The opinion of the court was delivered by: Wayne R. Andersen District Judge
MEMORANDUM OPINION AND ORDER
This matter is before the court on defendant Langdon Neal's motion to dismiss all counts of plaintiff Maurice Perkins's complaint pursuant to Federal Rules of Civil Procedure 12(b)(1) and 12(b)(6). For the following reasons, we grant the motion.
Perkins, a Chicago resident and knowledgeable political activist, brought this action against Neal, the chairman of the Board of Election Commissioners for the City of Chicago, on February 13, 2007, shortly before an election was to take place. Perkins alleges that Neal has a conflict of interest in serving as the election board chairman while also managing a law firm that has received substantial legal fees from the City of Chicago, and Perkins seeks to enjoin Neal from serving as chairman. Perkins alleges that Neal has deprived and threatens to deprive Perkins of his right to vote under the First and Fourteenth Amendments and the Voting Rights Act. Perkins says that Neal's conflict of interest hampers Neal's ability to objectively resolve problems that might arise during the voting process and burdens Perkins's voting rights and all voters' rights.
Count I of the complaint alleges that Neal has deprived Perkins of his First Amendment rights to free choice, association, expression, and protest, by impairing Perkins's freedom of choice in the voting process. Count II alleges that Neal has deprived Perkins of his equal protection rights under the Fourteenth Amendment because Neal's financial interests as a lawyer doing work for the city impair Neal's objectivity as chairman of the election board and create a "tangible burden to plaintiff in the voting process." Count III alleges that Neal has deprived Perkins of his right to vote freely pursuant to the Voting Rights Act of 1965, 42 U.S.C. § 1973 et seq. Count IV alleges that Neal has deprived Perkins of the "intangible right of honest services," as defined by the Mail Fraud Act, 18 U.S.C. § 1346. Perkins seeks a declaratory judgment and injunctive relief.
Neal filed a motion to dismiss all counts under Rule 12(b)(1) for lack of subject matter jurisdiction and Rule 12(b)(6) for failure to state a claim upon which relief could be granted.
Neal argues that Perkins lacks standing under Article III of the U.S. Constitution to bring this suit and, therefore, that the complaint must be dismissed for lack of subject matter jurisdiction. Fed. R. Civ. P. 12(b)(1). This is a threshold matter for the court because "plaintiffs, as the parties invoking federal jurisdiction, have the burden of proof and persuasion as to the existence of standing." Lujan v. Defenders of Wildlife, 504 U.S. 555, 561 (1992).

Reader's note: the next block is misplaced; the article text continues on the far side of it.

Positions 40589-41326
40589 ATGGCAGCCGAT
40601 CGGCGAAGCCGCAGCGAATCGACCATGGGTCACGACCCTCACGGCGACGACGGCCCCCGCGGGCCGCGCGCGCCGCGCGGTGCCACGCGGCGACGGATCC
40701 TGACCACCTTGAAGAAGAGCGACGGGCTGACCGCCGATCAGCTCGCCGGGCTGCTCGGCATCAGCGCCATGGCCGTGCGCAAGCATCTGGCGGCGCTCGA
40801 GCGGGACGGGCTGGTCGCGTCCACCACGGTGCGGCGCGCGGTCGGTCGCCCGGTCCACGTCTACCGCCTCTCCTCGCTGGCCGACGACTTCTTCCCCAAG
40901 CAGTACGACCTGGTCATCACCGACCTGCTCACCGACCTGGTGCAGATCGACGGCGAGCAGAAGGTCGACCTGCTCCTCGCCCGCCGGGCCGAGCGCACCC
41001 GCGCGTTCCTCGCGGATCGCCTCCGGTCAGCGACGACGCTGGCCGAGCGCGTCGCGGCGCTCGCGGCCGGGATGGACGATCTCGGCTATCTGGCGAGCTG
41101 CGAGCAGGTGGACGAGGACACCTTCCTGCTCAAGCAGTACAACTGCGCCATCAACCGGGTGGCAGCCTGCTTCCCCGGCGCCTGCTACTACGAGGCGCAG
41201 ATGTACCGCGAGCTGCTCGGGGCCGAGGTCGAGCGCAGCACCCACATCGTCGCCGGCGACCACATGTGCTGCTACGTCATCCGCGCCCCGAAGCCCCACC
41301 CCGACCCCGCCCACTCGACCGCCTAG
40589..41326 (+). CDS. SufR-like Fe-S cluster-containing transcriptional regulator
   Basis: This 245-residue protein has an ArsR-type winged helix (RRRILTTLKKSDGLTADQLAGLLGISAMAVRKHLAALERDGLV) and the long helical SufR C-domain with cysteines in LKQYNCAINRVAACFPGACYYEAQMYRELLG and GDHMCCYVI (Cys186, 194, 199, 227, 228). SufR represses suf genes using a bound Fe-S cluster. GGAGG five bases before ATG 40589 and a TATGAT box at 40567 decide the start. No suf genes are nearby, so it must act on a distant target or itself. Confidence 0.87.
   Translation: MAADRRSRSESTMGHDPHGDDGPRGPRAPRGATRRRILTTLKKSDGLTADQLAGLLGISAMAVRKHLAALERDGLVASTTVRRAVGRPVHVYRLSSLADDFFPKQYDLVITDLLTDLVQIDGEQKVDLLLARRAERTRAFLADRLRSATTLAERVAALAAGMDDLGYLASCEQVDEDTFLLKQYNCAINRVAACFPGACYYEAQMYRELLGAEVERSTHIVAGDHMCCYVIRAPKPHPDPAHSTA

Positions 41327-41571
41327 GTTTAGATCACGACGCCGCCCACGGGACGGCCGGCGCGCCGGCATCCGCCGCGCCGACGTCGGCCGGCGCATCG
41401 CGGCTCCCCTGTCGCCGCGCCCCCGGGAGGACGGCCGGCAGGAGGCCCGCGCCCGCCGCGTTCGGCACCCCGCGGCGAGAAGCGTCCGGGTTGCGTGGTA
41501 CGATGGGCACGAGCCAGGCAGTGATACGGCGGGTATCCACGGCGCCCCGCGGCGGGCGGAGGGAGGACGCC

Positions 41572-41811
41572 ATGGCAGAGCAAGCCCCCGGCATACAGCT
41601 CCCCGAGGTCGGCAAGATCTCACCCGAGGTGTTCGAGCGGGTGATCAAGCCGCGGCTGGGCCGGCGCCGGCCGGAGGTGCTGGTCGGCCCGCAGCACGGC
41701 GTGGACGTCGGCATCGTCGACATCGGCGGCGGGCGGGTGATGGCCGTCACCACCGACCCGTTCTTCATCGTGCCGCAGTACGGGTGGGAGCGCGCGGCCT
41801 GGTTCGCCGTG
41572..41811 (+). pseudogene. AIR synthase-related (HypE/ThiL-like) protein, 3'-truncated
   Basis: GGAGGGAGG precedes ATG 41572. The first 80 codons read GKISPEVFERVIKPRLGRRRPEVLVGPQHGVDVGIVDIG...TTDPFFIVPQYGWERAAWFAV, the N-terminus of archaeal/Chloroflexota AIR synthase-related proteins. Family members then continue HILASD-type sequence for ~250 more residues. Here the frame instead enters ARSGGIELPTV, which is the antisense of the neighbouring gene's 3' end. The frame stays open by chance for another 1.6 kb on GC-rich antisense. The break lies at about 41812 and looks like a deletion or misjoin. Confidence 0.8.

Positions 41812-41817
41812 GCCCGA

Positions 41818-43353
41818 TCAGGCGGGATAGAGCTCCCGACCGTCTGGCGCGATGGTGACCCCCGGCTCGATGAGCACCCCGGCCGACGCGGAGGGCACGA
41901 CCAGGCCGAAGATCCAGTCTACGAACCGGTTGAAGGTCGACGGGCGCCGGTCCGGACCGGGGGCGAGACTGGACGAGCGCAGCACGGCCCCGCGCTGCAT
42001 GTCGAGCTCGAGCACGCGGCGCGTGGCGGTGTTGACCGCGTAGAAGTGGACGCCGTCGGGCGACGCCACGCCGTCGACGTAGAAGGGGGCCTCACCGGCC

To satisfy the Article III standing requirements, a plaintiff must show three things: (1) that he has suffered "injury in fact" that is a) concrete and particularized and b) actual or imminent, as opposed to conjectural or hypothetical; (2) that the injury is fairly traceable to the challenged action of the defendant; and (3) that it is likely, as opposed to merely speculative, that the injury will be redressed by a favorable decision. Friends of the Earth, Inc. v. Laidlaw Envtl. Servs., Inc., 528 U.S. 167, 180-81 (2000) (citing Lujan, 504 U.S. at 560-61); Plotkin v. Ryan, 239 F.3d 882, 884 (7th Cir. 2001). On a motion to dismiss, general factual allegations of injury resulting from the defendant's conduct will suffice because the court presumes "that general allegations embrace those specific facts that are necessary to support the claim." Lujan, 504 U.S. at 561 (internal citation omitted). However, each element of standing must be supported by more than "unadorned speculation." O'Sullivan v. City of Chicago, 396 F.3d 843, 852 (7th Cir. 2005) (citing Plotkin, 239 F.3d at 885).
In addition to the Article III requirements, "the standing doctrine embraces several judicially imposed limits on the exercise of federal jurisdiction, such as . . . the rule barring adjudication of generalized grievances more appropriately addressed in the representative branches . . . ." O'Sullivan, 396 F.3d at 854 (citing Allen v. Wright, 468 U.S. 737, 751 (1984)). The Seventh Circuit has held that "from a prudential standpoint, courts must pay particularly close attention to these [standing] requirements when they are asked to restrain the action of a public entity," and that "voters, taxpayers or residents voicing generalized complaints are not sufficient to justify the federal courts' intrusion into the workings of the States." Id. at 857.
In his complaint, Perkins alleges a variety of injuries resulting from Neal's conflict of interest, but he falls short of alleging that any of the injuries are concrete and particularized to himself or that any of the injuries are actual or imminent. See Lujan, 504 U.S. at 560. For instance, Perkins alleges that Neal's actions constitute "a pattern, practice, and unspoken policy" of impairing Perkins's rights under the First and Fourteenth Amendments and that Neal's dual roles as chairman of the election commissioners and owner of a law firm do not "serve the public interest" and are in "substantial conflict" with the proper discharge of the duties of an election commissioner. Perkins alleges that Neal's actions have resulted in the following injuries:
depriving and threatening to deprive Perkins of his constitutionally protected liberty and property interests without due process of law; imperiling Perkins's and others voters' rights by increasing the chance of "voting fraud [and] theft ...